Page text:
Herbert Hoover, while campaigning in the 1928 presidential election, promised Americans a “chicken in every pot.” Unfortunately for Hoover, shortly after his election the stock market crashed, America tumbled into the Great Depression, and chicken quickly became impossible for the average person to afford. Americans, enraged by their chickenless pots, quickly gave Hoover the boot and elected Franklin D. Roosevelt in the 1932 election by a landslide. Three Roosevelt terms later, chicken was once again cheap and plentiful. Luckily for us in Canada, some of the best and cheapest chicken restaurants sprung up in Montreal.
One of the first chicken restaurants in the Montreal area was St-Hubert. Originally founded in 1951, there are now more than a hundred St-Hubert restaurants scattered throughout Quebec, Ontario, and New Brunswick. Indeed, the business has become massive; last year St-Hubert’s Montreal call centre took more that 1.9 million orders.
“Barbecue chicken, as a commercial phenomenon, seemed to originate [with St-Hubert] and then it spread across the country,” says McGill’s Nathalie Cooke, a professor in the faculty of arts and a researcher of Canadian food history. Fried chicken was more of an American story; “It was a marriage between ‘the Colonel’ and George Gardiner, who developed the Scott’s Chicken Villas in the 1960s,” says Cooke.
In the Plateau, Kentucky Fried Chicken and St-Hubert franchises are hard to come by, whereas family-run Portuguese chicken restaurants dominate the local takeout scene. And amongst those that frequent Plateau Portuguese chicken restaurants, rumor has it that three particular establishments are head and shoulders – or should I say, “beak and breasts” – above the competition.
On the corner of de Bullion and Rachel sits Romados, one of the Plateau’s most popular chicken restaurants. Founded in 1994, the restaurant claims to cook almost 300 chickens per day and recommends placing orders by phone at least an hour in advance. Romados, which doubles as a Portuguese bakery, serves barbecued chicken and fries out of a greasy takeout window at the back of the store. But along with serving up some tasty chicken, the restaurant is also known for serving up a long line.
“The count against Romados is that they have the stupidest fucking takeout system I’ve ever seen in my whole life,” says Sam Solomon, a frequent patron of Romados and a self-described chicken expert. “It’s worse than Schwartz’s,” he says. “If you call ahead, they tell you to come at a certain time and you get there and you just have to stand in a different line than you usually would.”
But despite a wait that can sometimes hit 20 minutes, Solomon prefers Romados chicken to the other Portuguese chicken he’s had in the plateau. Chicken from Coco Rico, he claims, looks too much like an actual chicken: “You could imagine it flying away.” And he says that the employees at Romados are the most entertaining. “The lady serving chicken always gives you a wink and calls you mon cheri.”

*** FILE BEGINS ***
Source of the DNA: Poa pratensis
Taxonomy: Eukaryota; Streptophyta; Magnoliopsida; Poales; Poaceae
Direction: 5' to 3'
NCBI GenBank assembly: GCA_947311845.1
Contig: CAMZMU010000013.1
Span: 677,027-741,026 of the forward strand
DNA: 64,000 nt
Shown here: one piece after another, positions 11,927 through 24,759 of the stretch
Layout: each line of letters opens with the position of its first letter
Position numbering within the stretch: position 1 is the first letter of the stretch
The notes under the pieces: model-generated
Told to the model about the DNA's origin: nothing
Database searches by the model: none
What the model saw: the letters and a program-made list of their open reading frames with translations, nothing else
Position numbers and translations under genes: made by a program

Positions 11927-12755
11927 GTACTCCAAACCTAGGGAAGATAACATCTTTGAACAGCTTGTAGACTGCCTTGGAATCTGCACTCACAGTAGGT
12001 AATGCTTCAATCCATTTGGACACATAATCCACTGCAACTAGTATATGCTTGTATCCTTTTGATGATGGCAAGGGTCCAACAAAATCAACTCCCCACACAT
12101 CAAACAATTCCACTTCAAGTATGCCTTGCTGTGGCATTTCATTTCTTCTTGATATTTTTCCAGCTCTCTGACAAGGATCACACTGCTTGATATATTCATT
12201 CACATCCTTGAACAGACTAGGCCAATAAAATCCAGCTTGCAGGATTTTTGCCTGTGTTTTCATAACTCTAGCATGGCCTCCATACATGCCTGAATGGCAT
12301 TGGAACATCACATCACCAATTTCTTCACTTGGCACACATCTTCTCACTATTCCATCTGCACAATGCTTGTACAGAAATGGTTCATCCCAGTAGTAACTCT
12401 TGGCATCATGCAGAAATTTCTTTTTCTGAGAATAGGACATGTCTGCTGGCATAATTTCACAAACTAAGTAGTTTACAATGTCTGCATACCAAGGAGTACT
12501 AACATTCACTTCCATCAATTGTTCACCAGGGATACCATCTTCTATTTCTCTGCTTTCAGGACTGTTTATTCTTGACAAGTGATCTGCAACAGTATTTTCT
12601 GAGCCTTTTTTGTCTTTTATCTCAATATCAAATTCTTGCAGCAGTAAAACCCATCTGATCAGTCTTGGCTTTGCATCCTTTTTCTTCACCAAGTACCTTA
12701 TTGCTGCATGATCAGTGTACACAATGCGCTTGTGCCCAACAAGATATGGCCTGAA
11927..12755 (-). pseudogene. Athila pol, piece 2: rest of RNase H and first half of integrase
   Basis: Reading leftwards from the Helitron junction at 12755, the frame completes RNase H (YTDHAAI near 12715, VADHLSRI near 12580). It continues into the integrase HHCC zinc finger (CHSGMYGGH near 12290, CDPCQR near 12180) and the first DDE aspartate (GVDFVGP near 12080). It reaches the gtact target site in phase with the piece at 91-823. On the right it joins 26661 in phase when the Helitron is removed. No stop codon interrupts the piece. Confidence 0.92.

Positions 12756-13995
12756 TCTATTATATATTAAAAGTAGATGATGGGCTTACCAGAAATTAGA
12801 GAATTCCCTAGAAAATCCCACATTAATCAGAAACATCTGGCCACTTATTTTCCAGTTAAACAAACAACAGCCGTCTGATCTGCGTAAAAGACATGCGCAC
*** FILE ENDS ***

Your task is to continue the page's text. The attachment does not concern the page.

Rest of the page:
At $10.99 for a whole chicken, a meal from Romados is tasty and relatively cheap.
Walking southwest from Romados one soon reaches Coco Rico at the corner of St. Laurent and Napolean. Coco Rico is one of several chicken restaurants in Montreal that is owned by the Castanheira family. The Castanheiras opened Janos, beside Schwartz’s, in the 1970s and Coco Rico a short time later. And they recently opened a third rotisserie joint at the corner of Mont Royal and St. Laurent.
Coco Rico, which sells at least 300 chickens per day and sometimes more on the weekends, is the Castanheiras’ busiest restaurant. Unlike Romados, Coco Rico’s chicken is cooked on a spit in a rotisserie oven. The action of the rotisserie makes the chicken’s skin golden brown, something you just can’t get with a barbecue. “The way the Coco Rico skin kinda sticks to your teeth,” Ryan Bergen, a freelance writer and frequent Coco Rico customer, says, “I kinda like that.”
Bergen, much like Solomon, considers himself something of a chicken connoisseur. If he has the time to spare he’ll wait for chicken at Romados. But when pressed, Coco Rico, with its speedy service, is not a bad second choice. “If you want to get your chicken fast, then probably Coco Rico is the way to go,” he says.
At $8.99 per chicken, Coco Rico is the only restaurant in the Plateau where you can get two whole chickens for less than 20 bucks.
Walking north on St. Laurent from Coco Rico and turning left on Rachel, one will soon come across Rotisserie Portugalia – if you can find it, that is. A sign above the door simply reads “restaurant,” and I had to double-check the address to make sure that I was at the right place.
Once inside, patrons are greeted by a small counter top, a single table, and the restaurant’s owner, José Lopes, methodically flipping chicken on a small barbecue.
Lopes doesn’t speak much English, but his nephew Nelson was kind enough to answer my questions. According to Nelson, costumers need to place chicken orders at least four hours in advance during the week and 24 hours in advance on the weekends.
When I placed my order for the next day, Nelson warned me that it might not be ready on time. “Don’t expect it to be ready at seven,” he said, explaining that sometimes things come up and recounting a story about one time when the restaurant suddenly and inexplicably filled with smoke.
“We are the exact opposite of McDonald’s,” says Nelson. “You don’t get a smile, but you leave with good food.” And good food it is. What sets Portugalia apart from the rest is its marinade. All the chicken is marinated for at least 20 minutes before being put on the grill. This gives the chicken a real “piquant” flavour that simply can’t be matched.
At $11 for a whole chicken, with the risk that it might not be ready on time, Portugalia might just be the best the Plateau has to offer.